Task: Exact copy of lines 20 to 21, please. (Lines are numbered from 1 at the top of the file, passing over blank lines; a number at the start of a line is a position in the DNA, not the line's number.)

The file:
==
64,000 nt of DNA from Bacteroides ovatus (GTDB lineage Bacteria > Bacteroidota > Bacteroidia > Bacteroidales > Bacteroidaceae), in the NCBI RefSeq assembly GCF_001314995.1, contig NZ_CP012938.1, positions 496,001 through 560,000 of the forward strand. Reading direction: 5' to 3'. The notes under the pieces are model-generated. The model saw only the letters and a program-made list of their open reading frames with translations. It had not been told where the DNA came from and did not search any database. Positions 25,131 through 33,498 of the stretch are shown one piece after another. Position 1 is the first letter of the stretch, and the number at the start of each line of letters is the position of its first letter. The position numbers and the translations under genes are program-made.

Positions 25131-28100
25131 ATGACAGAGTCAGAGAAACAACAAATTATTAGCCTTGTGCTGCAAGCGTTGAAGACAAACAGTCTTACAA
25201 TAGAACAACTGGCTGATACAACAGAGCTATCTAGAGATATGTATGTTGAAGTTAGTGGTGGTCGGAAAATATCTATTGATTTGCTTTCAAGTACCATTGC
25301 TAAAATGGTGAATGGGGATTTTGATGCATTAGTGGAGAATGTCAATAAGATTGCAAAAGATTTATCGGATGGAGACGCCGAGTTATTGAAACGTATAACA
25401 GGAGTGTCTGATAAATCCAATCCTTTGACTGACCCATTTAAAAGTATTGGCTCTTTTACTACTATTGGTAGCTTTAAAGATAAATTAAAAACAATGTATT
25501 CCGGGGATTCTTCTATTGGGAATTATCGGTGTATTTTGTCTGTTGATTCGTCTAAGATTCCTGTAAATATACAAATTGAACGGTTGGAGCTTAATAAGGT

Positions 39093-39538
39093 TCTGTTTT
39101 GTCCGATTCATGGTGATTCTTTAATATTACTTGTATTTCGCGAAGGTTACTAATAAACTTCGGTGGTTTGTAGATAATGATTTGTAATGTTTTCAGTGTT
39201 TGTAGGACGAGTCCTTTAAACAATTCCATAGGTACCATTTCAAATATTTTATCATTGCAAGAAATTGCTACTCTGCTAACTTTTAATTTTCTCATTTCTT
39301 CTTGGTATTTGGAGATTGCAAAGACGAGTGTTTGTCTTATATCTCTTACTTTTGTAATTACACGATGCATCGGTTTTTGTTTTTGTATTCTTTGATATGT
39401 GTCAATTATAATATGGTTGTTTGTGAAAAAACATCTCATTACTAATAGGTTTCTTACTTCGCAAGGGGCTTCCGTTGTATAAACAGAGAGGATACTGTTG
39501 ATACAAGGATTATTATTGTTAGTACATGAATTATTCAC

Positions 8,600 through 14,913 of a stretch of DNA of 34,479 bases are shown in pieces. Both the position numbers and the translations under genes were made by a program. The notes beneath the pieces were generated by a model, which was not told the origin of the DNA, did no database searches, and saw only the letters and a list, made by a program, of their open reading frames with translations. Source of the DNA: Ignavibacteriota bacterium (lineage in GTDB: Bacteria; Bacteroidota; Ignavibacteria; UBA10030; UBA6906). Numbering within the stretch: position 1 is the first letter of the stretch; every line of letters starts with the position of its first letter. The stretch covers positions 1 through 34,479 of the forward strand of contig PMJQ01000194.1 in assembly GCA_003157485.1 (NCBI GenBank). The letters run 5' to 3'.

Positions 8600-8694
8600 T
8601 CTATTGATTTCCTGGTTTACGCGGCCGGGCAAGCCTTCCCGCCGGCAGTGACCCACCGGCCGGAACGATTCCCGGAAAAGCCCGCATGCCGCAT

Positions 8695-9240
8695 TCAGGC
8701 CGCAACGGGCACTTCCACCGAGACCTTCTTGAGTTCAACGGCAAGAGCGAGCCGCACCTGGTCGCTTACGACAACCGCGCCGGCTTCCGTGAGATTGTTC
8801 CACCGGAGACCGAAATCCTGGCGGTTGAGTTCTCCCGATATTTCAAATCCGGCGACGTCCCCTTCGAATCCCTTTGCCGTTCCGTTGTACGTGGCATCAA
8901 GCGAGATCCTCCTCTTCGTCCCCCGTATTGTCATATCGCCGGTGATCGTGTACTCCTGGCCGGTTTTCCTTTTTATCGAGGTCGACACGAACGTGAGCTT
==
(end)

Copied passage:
8695 TCAGGC
8701 CGCAACGGGCACTTCCACCGAGACCTTCTTGAGTTCAACGGCAAGAGCGAGCCGCACCTGGTCGCTTACGACAACCGCGCCGGCTTCCGTGAGATTGTTC